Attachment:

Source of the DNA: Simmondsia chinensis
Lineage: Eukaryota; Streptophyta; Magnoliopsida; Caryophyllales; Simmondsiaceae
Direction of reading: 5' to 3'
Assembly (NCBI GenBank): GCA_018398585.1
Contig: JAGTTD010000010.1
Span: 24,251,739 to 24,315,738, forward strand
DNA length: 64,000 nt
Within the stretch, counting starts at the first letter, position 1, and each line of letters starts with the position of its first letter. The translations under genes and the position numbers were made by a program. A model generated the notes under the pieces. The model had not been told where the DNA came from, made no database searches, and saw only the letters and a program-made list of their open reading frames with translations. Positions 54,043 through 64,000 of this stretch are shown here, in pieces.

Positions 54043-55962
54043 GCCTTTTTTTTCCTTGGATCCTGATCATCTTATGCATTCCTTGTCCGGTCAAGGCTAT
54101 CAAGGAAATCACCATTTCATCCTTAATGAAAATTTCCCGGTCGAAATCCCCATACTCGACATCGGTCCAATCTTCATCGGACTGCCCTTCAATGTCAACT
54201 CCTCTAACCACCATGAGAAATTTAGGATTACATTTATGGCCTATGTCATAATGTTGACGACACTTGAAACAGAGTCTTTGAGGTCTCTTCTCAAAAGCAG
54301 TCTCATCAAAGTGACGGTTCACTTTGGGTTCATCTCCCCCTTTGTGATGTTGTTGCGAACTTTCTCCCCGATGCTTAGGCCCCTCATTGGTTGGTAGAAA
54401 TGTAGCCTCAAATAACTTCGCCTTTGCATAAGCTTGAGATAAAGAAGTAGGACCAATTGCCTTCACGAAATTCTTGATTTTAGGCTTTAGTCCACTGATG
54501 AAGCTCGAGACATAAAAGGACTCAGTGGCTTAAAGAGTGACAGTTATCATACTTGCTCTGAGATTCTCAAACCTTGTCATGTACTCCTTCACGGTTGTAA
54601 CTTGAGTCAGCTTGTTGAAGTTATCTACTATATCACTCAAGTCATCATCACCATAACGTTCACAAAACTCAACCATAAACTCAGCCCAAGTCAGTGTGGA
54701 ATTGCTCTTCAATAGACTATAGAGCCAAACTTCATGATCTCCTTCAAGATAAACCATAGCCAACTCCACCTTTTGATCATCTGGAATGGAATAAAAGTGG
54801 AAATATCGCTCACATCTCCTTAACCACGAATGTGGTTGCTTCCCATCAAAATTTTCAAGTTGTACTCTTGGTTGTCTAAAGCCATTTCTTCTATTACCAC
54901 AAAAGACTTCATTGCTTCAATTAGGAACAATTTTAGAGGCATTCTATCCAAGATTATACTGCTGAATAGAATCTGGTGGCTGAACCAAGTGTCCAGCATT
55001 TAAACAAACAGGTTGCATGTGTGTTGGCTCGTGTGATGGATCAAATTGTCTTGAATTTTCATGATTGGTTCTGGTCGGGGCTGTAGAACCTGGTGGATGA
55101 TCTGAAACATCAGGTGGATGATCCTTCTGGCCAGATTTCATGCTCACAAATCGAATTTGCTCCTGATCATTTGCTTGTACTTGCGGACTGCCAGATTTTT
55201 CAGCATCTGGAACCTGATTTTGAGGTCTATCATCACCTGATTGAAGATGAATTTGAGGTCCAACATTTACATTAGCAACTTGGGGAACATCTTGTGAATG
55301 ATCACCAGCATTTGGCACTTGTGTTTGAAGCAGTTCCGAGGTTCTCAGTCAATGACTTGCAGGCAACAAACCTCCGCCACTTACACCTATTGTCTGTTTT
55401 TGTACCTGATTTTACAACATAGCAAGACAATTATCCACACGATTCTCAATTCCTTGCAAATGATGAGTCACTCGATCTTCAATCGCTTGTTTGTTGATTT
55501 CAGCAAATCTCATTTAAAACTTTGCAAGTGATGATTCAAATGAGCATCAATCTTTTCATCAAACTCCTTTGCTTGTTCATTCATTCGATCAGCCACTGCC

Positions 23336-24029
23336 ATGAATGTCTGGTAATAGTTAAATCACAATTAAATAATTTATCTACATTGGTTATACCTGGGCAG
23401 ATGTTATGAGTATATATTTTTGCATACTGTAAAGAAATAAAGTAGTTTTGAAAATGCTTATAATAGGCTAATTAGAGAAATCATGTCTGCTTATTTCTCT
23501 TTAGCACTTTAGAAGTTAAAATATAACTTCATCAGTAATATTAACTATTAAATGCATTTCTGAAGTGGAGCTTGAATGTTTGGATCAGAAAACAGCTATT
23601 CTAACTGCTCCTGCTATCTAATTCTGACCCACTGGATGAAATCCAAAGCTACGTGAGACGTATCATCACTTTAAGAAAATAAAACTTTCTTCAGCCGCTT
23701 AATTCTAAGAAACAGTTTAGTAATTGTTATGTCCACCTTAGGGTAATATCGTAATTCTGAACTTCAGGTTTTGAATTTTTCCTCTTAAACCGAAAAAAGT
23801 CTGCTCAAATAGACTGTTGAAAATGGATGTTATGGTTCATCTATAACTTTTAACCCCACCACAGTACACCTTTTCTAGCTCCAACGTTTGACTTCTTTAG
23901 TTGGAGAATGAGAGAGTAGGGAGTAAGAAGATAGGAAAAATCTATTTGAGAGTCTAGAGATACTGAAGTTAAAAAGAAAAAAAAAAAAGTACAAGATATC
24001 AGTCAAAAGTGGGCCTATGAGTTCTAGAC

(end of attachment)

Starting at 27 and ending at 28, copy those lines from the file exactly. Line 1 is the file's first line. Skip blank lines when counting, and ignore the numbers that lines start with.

23336 ATGAATGTCTGGTAATAGTTAAATCACAATTAAATAATTTATCTACATTGGTTATACCTGGGCAG
23401 ATGTTATGAGTATATATTTTTGCATACTGTAAAGAAATAAAGTAGTTTTGAAAATGCTTATAATAGGCTAATTAGAGAAATCATGTCTGCTTATTTCTCT